While price discounts are also clear and simple, the dealer needs to guard against being overzealous with the shop’s commitment so as not to buy more than the store can sell within the seasonal payment terms or the season itself. The best way to guard against over buying is first to choose the store’s assortment, create a sales forecast, and then derive open to buy which gives the shop an actual forecasted cost of goods sold by supplier. The open to buy number determines what the store has available to spend based on the store’s forecast. It is a good guide and can help to keep the store from being blinded by all the new and neat products for the coming model year, forcing a move from “I think that I can sell it” to “what and when.” This specificity is a good discipline to develop.
Some vendors offer rebates based on purchases over a time period, so they are really another “pay for performance” margin opportunity. Over a period of time the dealer can buy at a level that gets the shop a rebate at the end of the period. The rebate could be cash or credit, which, in either case, allows the dealer to book a discount on the items purchased, which then reduces the overall cost of goods sold, and drives the overall margin up.
This approach has its benefits in that the dealer is not potentially loaded with inventory to get the rebate but rather can accrue rebate over time. As items sell and reorders are placed, they can increase the potential discount. The flexibility of this model also allows a dealer to react more quickly to a new product introduction mid-season or to new product introductions that make the dealer’s inventory less desirable or even obsolete.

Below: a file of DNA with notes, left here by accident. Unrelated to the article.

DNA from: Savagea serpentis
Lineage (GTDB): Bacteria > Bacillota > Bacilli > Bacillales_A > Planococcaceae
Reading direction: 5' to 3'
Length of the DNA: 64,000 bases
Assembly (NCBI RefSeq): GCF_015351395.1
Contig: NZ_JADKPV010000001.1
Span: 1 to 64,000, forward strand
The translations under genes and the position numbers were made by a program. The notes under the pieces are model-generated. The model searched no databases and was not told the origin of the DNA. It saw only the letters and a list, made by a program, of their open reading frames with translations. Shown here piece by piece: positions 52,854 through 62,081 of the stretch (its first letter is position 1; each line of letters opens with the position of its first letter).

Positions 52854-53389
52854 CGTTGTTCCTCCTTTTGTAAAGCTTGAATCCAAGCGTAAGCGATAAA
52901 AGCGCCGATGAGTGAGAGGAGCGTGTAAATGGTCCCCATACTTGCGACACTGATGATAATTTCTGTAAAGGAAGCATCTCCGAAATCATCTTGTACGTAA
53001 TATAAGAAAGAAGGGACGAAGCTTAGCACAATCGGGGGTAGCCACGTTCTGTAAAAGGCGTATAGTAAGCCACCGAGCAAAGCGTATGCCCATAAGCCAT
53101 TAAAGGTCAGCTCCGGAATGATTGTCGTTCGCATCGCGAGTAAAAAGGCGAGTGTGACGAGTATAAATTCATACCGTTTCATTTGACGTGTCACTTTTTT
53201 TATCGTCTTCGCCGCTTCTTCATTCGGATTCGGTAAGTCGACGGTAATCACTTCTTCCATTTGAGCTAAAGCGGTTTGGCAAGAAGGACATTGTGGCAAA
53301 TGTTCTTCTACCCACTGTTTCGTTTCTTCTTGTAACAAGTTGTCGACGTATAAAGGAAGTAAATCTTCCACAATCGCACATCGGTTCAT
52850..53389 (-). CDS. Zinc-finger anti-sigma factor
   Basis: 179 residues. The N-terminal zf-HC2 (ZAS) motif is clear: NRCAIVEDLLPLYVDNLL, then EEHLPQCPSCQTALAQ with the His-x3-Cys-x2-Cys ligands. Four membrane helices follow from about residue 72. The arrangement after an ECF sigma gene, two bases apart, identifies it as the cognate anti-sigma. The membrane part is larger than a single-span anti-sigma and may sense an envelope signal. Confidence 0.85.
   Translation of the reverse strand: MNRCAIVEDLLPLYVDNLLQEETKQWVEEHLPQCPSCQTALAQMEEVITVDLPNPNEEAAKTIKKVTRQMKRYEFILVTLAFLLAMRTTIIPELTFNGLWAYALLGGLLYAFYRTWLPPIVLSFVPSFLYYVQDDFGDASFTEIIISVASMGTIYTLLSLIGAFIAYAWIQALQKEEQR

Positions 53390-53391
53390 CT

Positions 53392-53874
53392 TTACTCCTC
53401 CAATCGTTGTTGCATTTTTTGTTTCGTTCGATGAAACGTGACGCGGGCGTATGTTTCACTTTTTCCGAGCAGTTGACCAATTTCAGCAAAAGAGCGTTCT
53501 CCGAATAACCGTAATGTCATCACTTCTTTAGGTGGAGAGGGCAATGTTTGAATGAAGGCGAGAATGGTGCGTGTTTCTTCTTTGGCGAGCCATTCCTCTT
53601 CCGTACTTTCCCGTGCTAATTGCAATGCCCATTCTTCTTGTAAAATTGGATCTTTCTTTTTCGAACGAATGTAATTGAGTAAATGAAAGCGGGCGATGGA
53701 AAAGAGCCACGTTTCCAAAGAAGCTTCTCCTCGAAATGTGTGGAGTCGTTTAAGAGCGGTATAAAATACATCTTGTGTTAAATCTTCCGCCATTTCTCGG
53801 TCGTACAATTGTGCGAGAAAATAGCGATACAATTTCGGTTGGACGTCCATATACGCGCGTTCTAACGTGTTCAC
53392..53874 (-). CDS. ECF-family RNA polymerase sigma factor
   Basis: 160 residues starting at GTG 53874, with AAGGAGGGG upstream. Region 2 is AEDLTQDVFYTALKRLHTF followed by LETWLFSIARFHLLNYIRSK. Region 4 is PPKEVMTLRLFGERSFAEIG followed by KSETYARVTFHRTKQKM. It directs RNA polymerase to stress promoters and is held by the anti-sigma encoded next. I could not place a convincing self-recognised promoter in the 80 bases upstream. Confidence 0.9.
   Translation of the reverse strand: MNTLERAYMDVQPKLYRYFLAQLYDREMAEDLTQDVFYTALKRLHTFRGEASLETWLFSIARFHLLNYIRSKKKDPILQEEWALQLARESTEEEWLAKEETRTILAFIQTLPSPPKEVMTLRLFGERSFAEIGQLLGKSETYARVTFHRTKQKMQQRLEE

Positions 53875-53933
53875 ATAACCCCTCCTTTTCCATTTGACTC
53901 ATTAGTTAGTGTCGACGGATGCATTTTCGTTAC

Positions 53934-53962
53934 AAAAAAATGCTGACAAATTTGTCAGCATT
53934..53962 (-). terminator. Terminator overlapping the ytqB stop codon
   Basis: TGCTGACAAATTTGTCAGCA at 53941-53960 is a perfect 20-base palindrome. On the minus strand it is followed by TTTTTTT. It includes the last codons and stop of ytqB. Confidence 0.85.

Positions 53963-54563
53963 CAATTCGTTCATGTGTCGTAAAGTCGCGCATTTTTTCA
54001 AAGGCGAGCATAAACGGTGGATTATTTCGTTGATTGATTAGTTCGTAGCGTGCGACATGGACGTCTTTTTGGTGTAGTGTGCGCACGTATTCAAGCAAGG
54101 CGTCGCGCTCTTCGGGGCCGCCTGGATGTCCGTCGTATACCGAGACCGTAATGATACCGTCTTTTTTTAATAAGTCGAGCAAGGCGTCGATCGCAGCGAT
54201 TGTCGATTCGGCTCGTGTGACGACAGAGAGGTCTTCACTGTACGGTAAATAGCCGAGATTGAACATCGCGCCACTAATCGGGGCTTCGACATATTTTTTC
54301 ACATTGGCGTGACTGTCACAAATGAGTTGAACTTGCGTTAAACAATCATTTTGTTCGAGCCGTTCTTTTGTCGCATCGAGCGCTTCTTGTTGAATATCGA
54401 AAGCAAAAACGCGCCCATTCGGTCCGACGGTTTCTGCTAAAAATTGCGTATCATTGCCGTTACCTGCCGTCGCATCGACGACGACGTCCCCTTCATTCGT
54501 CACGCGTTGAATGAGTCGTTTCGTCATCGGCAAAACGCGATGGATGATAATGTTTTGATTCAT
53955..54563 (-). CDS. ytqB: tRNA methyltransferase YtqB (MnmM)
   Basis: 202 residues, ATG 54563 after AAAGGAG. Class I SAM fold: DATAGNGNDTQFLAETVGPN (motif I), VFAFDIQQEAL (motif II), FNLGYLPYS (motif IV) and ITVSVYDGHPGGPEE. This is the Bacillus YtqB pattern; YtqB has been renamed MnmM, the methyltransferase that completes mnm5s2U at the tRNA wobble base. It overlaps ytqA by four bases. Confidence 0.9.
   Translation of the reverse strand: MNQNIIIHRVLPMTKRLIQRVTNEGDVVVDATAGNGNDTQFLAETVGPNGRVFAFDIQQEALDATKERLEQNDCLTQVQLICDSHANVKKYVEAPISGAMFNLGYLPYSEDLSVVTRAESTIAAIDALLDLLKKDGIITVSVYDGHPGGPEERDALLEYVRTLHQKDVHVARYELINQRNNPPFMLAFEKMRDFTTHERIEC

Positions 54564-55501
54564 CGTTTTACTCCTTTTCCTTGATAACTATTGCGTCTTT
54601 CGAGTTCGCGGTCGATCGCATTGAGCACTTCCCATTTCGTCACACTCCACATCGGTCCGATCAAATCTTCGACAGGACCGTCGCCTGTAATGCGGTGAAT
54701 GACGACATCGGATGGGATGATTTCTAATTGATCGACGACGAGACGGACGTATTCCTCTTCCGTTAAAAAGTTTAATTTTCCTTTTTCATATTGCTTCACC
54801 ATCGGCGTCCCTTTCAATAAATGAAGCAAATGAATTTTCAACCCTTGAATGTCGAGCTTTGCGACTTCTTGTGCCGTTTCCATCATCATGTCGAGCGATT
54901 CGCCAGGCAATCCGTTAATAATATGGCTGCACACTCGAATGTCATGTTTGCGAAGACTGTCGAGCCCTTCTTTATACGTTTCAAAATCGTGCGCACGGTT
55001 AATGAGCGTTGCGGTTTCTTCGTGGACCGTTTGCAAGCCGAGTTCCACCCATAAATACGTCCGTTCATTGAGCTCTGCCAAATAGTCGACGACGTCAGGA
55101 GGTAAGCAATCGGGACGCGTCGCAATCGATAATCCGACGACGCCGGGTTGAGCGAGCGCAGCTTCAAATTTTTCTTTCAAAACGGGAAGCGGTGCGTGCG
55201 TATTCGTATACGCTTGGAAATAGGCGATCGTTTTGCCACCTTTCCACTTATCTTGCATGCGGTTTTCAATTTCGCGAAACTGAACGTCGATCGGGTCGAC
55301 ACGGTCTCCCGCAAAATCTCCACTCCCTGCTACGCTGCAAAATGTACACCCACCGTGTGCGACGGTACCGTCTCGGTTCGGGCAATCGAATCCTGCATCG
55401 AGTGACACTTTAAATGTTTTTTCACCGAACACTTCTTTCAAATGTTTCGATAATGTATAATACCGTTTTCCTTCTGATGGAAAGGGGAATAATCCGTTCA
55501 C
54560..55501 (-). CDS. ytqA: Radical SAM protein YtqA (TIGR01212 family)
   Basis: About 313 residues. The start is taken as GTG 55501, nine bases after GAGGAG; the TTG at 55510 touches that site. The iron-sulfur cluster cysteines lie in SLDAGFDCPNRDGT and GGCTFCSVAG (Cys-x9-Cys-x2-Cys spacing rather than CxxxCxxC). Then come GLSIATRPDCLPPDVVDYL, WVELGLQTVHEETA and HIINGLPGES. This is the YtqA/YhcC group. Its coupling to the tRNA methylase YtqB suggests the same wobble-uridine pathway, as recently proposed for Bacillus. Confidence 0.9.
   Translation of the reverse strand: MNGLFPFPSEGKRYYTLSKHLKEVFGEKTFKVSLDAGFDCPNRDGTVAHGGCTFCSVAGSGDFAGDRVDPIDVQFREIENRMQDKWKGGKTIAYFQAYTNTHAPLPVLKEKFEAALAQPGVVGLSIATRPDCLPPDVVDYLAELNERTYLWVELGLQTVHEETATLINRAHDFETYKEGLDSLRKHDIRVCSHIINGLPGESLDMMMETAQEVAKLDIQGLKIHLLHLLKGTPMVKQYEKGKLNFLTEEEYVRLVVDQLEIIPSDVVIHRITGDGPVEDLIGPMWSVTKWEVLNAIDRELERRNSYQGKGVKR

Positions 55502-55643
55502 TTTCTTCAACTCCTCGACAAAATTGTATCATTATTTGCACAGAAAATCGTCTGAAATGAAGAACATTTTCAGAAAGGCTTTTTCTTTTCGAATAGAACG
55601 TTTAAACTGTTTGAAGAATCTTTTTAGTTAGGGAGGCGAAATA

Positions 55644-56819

Freight discounts simply reduce the cost of procurement thereby decreasing cost of goods sold and increasing margin. Those discounts are not reflected in a vendor’s price list. Free or discounted freight is increasingly common in sales programs that have even modest purchase thresholds.
The only place to be wary here is whether or not the free freight offer is at such a level that the dealer is front loaded with more inventory than is appropriate based on the shop’s forecast and open to buy calculations. Free freight is only good if it is at a level that is digestible for the dealer.
Paying cash might be the easiest way to garner a discount or margin increase. It can be in conjunction with a terms discount or a sales volume discount wherein the dealer offers to pay cash (actually by business check or electronic funds transfer) at a certain time to gain the largest possible discount. Suppliers typically are fond of cash deals. They mitigate payment risk while helping the vendor to bridge the gap between the time that they paid their production costs and when their billed sales are received. Dealers with excess cash can see an extraordinary return on an inventory investment wherein a price discount was achieved through an early cash payment.
The potential downside is that paying early to get a discount means that the liquid asset (cash) is now in inventory. That means that the dealer can no longer quickly access it to replace a roof, make a one-time closeout buy, or deal with an urgent cash need situation.
Now that we have examined some of the ways to maximize margin on the purchasing end, it is time to look operationally at maximizing margin on the sales end.
So let’s get back to assortment planning. While it sounds dry and tedious, choosing what the store will stock, promote, and sell is a first critical step to building margin. This is the time when the dealer does a bit of homework on the brand’s availability online and the “street price” for which it is sold. The second part is to ask the vendor hard questions about its sales policies and active enforcement of them. If the dealer sees a much lower online price than the supplier’s MSRP or MAP, the shop has its answer and should avoid that vendor’s products since the ability to make a strong margin is not possible. On a related note, if the shop has a competitor in town that always discounts a product line, then find out whether or not this dealer will continue to buy that product line as the shop’s opening margin is going to be lower with a lower street price.